From the AFR website: Nick and Nicole Jansen of Melbourne set out to install a typical 5 kilowatt-hour solar panel system when they built their new home in Northcote. But their builder encouraged them to go large. They would have plenty of corrugated iron roof, as he points out, so why not bolt on 15 kilowatt-hour worth of solar panels?
The Jansens agreed to it, but with the recent sunny weather, they found they were producing as much as 70 kilowatt-hour of solar power every day and selling a lot of it back to the grid at the modest feed-in tariff of $0.72/kilowatt-hour. So when their retailer Powershop invited them to join a trial 6 weeks ago and sell their surplus power to a neighbour for an extra $0.04 above the feed-in tariff they are getting, they went for it.
By selling their excess power, the Jansens joined a new front in the revolution challenging major energy companies which is peer-to-peer trading of solar power.
Nick Jansen said that system was very simple. It’s basically an app-based invitation. Powershop estimated its solar customers across Melbourne generated about 100,000 kilowatt-hours of surplus solar power within 6 weeks, thus it offered it to other customers – people without solar power and relying on regular electricity grids at the start of the trial.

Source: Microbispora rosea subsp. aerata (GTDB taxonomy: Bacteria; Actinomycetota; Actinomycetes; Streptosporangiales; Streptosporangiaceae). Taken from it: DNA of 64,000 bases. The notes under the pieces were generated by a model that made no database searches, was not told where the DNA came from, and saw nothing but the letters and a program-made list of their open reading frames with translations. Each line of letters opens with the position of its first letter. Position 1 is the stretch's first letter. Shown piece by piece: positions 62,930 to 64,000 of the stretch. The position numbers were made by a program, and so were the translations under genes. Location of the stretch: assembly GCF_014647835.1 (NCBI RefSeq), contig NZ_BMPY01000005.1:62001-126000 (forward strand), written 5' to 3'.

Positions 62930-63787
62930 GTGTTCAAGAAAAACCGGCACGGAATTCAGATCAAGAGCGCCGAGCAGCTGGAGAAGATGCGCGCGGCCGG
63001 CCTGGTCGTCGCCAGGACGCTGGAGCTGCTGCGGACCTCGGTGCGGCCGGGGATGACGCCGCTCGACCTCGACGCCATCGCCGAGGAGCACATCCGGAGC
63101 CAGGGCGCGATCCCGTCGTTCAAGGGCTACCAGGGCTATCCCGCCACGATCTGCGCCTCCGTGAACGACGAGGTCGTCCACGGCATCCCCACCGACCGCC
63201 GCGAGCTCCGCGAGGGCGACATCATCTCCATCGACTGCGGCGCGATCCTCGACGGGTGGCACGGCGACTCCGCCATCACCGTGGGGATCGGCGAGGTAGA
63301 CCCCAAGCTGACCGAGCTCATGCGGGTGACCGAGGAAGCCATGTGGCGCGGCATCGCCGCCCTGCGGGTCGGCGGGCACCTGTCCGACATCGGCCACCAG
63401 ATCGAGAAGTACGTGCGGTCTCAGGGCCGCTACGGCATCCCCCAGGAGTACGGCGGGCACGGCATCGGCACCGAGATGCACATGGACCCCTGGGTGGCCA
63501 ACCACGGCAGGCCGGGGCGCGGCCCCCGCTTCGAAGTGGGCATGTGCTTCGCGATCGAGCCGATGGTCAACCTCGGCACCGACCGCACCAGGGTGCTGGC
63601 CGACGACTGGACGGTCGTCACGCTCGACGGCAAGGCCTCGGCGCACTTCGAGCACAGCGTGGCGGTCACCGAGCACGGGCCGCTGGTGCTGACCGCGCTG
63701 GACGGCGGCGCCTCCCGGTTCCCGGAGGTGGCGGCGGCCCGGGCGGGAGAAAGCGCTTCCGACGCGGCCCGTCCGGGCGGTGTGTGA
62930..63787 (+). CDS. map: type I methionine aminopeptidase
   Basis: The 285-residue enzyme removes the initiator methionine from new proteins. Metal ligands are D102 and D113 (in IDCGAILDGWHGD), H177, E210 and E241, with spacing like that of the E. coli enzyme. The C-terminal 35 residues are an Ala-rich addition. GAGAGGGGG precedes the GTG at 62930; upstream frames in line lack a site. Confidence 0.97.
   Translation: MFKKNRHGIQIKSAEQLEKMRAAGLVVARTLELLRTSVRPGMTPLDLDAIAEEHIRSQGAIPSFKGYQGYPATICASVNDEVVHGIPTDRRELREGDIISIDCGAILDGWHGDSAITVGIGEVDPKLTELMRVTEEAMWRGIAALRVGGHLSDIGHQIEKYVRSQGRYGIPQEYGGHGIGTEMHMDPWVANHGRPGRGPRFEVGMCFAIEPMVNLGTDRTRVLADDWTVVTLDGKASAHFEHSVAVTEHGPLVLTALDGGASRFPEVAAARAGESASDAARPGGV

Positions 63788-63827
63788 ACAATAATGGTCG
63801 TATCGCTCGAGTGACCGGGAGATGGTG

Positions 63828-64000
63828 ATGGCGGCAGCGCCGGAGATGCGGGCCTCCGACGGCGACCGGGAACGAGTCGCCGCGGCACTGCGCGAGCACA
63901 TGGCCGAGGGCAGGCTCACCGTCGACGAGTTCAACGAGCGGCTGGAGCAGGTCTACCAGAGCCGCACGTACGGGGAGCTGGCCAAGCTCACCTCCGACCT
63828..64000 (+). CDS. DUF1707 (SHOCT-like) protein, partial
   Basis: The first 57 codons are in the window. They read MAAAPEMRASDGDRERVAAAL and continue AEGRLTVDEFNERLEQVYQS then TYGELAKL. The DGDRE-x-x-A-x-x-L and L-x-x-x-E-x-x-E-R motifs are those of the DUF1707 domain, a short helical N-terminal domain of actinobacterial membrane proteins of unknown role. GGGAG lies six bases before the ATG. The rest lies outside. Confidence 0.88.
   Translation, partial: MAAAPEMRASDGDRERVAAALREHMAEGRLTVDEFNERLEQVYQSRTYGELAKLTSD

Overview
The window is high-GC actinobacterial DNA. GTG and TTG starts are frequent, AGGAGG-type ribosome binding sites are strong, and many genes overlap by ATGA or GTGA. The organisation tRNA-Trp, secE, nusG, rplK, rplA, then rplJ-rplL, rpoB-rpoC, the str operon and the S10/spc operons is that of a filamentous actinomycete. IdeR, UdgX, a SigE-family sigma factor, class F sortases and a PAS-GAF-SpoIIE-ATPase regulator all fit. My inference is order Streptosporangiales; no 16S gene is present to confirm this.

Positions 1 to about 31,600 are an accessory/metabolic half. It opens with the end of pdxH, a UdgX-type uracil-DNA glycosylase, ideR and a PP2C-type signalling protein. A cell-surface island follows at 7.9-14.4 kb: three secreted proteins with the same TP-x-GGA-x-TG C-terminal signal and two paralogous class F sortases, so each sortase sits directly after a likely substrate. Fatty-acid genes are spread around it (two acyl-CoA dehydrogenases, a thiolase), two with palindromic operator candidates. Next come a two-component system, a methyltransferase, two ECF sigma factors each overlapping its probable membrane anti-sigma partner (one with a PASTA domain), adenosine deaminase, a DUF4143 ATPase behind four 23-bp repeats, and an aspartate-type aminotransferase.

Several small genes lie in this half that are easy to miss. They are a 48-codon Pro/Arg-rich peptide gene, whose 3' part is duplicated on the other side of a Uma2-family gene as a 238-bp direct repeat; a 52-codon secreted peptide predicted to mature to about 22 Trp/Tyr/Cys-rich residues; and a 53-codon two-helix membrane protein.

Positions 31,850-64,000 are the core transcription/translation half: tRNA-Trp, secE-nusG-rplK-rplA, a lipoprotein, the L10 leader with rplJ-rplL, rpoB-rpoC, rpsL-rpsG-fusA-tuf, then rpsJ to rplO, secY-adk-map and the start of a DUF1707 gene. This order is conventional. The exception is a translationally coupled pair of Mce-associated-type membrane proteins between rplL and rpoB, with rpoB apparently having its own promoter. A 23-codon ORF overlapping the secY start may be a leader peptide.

Even though they would pay 4 cents more than Powershop’s regular tariff for grid power, they snapped up the 100,000 which they call “Your Neighbourhood Solar” in the commercial market.
The result was a resounding validation of three planks of the Australian energy revolution. First, there is a high need for solar power; second, the appeal of neighbour-to-neighbour trading of solar power is real; and lastly, it’s a real threat to energy distributors and retailers like AGL Energy, Energy Australia and Origin Energy, who also need to offer such behind the meter services in offsetting the declining demand for grid power.
Many consumers have been trying to crack the secret to peer-to-peer energy trading. Perth power firm PowerLedger is running trials in Perth, New Zealand and Western Australia. Ed McManus, chief executive of Powershop considers the company is the first to offer it commercially across a large market like Melbourne. He also said that consumers are choosing solar and it is sending an economic signal back to the market to build more solar.
Featured Image Credit: Acid Pix